On the value of art

I was distressed to read an article in Tuesday’s News (“Contagion helps to explain art value,” Sept. 9) reporting on a study conducted by students at the School of Management predicated on the notion that it was possible to quantify the difference in value between an original work of art and a perfect copy. The flaw in the ointment is obvious from the question posed by the researchers who asked; “When you recreate that artwork, every molecule is still there, so what’s missing?” Why? Because no one has ever nor will ever make a molecule-by-molecule copy of a work unless it was originally conceived of and realized by reproductive means.

There is no faithful surrogate for Michelangelo’s “Pieta”, no “ringer” for first iteration of Matisse’s “The Dance”, especially not the second version he made himself. And, even when works are intentionally produced in series, there will be legitimate debates among connoisseurs about their comparative worth, as for example is the case with various casts of bronzes by Rodin, Degas and Giacometti, or with subtly differing vintage prints of photos by Ansel Adams, Edward Weston or Yale’s own Richard Benson, former dean of the School of Art, MacArthur “Genius” Grant winner and widely recognized premier authority on photographic reproduction. Moreover, despite the fact that it was executed by studio assistants rather than the artist, who had died well before SOM’s new Norman Foster building was constructed, neither is the Sol LeWitt ink on plaster mural on the second floor interchangeable with a photographic version of the same composition, and neither would a re-performance of its installation result in an identical outcome.

A work of art is never merely its pictorial or formal premise; its character and meaning is always vested in a particular fusion of form and content that includes every perceived aspect of its physical makeup that is charged with information embedded with or infused in it by the artist. With painting that encompasses size, scale relative to the viewer, scale relative to its setting, contour, support, surfaces, edges, pigments, pigment application and so on. Indeed, as Robert Ryman, LeWitt’s friend and contemporary and one of America’s greatest living masters, has said, “The how of painting has always been the image.”

Even more worrisome are the leading questions regarding the substance of the missing quantum of value that SOM researchers posed those they surveyed. According to the News, they suggested that what explained the uniqueness of the original is that “the artist transferred a part of his or her essence to the piece, or the idea of creativity, or the idea of sentimentality.” The News may have skewed the SOM menu slightly this way or that — the exact meanings of the last two criteria are very vague — but any inquiry into artistic merit based on an artist’s ability to transfer his or her immaterial “essence” to a matter is metaphysical nonsense and any social scientific measurement of that essence is tantamount to weighing bodies before and after death to ascertain the mass of the “soul.”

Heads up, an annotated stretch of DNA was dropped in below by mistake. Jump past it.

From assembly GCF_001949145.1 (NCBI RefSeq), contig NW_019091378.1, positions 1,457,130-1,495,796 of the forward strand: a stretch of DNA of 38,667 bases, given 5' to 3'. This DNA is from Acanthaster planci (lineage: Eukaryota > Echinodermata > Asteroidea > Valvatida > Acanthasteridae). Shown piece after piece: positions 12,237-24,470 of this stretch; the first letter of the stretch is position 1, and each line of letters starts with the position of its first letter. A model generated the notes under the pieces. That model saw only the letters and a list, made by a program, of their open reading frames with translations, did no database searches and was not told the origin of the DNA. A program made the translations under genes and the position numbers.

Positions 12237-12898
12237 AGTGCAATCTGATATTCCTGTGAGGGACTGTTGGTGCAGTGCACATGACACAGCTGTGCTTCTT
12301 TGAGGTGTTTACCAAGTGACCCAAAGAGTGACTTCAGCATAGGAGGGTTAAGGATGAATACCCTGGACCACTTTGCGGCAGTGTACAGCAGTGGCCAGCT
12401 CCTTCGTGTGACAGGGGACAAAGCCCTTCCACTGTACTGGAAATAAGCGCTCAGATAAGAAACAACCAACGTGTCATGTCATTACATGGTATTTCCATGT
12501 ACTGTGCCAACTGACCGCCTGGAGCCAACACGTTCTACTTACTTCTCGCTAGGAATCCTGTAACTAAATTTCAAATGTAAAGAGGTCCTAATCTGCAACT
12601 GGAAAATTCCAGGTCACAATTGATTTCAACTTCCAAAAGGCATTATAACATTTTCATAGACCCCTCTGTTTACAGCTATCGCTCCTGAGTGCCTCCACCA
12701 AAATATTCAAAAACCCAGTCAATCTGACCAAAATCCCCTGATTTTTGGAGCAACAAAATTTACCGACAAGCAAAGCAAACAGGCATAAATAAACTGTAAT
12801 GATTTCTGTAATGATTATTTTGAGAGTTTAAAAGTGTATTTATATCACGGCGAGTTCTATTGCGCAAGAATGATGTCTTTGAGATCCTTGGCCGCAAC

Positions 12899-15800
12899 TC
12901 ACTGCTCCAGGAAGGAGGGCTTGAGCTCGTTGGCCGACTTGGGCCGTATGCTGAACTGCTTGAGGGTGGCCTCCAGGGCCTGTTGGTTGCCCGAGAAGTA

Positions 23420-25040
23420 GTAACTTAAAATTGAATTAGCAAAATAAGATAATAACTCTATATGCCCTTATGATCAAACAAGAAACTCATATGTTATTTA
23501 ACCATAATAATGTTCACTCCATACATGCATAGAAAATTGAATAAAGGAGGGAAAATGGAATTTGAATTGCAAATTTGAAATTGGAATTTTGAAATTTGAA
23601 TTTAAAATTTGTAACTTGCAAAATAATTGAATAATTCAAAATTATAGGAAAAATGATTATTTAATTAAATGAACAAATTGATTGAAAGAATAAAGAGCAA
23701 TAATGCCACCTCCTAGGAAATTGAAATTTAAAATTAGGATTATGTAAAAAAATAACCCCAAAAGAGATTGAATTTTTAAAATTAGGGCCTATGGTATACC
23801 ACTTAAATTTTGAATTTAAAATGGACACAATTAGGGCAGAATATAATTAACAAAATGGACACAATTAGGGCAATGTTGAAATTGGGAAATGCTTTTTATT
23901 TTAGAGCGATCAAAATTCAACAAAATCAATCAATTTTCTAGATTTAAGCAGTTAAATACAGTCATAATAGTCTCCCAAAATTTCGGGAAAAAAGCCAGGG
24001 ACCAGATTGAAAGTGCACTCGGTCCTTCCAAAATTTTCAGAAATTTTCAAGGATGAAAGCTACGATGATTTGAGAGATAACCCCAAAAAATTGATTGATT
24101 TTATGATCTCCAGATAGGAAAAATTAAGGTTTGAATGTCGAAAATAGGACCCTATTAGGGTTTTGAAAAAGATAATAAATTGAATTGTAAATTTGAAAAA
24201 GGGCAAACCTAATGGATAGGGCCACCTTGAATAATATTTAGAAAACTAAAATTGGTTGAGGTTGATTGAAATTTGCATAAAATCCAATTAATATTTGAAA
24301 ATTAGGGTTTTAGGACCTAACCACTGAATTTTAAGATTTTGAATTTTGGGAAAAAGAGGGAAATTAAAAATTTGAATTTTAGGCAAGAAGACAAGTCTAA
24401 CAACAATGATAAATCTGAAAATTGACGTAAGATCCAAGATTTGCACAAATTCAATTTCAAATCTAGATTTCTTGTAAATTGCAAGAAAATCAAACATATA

One can only assume that SOM researchers formulated their issues without consulting anyone at the Yale museums where art conservationists, who, among other things, are scientists keenly aware of the chemistry and physics of art-making processes, could have told them a great deal about the impossibility of replicating objects one-to-one, not to mention something about the aesthetics and ethics of their discipline. Meanwhile curators and art historians could have explained to them the concept of “aura,” which is not some nebulous emanation of the spirit, not a “magical contagion” but rather Walter Benjamin’s term for the interactive, dialectical nature of the exchange between the unique viewer and the unique object in real time and space, an encounter wholly ignored by the SOM survey. And all of these experts plus students at the School of Art currently exploring the artistic possibilities of the present multi-media/mixed-media era could have introduced them to the work of talents like Chuck Close ’64, who has shown how the most mundane of photographs can be copied by hand with paint to produce a greatly enhanced, inherently inimitable new image. Or like Gerhard Richter, who makes paintings that alter and degrade the information in photographs only to re-photograph the painting so as to further alienate the “picture” from its primary photographic then secondary painterly physicality and meaning.

Finally the SOM researchers tip their hand by establishing a tacit equivalency between singular works of art that are occasionally — though for the reasons given, unsuccessfully — faked, and “luxury goods” of other sorts — Fendi and Prada bags, for instance — that are routinely knocked off by manufacturers in China to be sold in the city streets of Europe and North America by endangered illegal immigrants from Africa or elsewhere in the Southern Hemisphere. Jeff Koons and other post-Warholians not withstanding, art is not just another luxury item, and the people who flock to museums just to look and think about things they could never dream of owning are proof of art’s hold on the imagination and its intangible but scarcely mystical value to consciousness in zones far removed from the trade in commodities genuine or phony.

Yale is a place where these issues should be carefully explored by people in contiguous or overlapping fields. It is not one where the waters of public opinion should be further muddied by scholars who blithely stray from their fields of expertise to test prejudicial hypotheses founded on faulty givens, then validated by flawed social scientific methods.

Robert Storr

Sept. 9

The writer is the dean of the School of Art.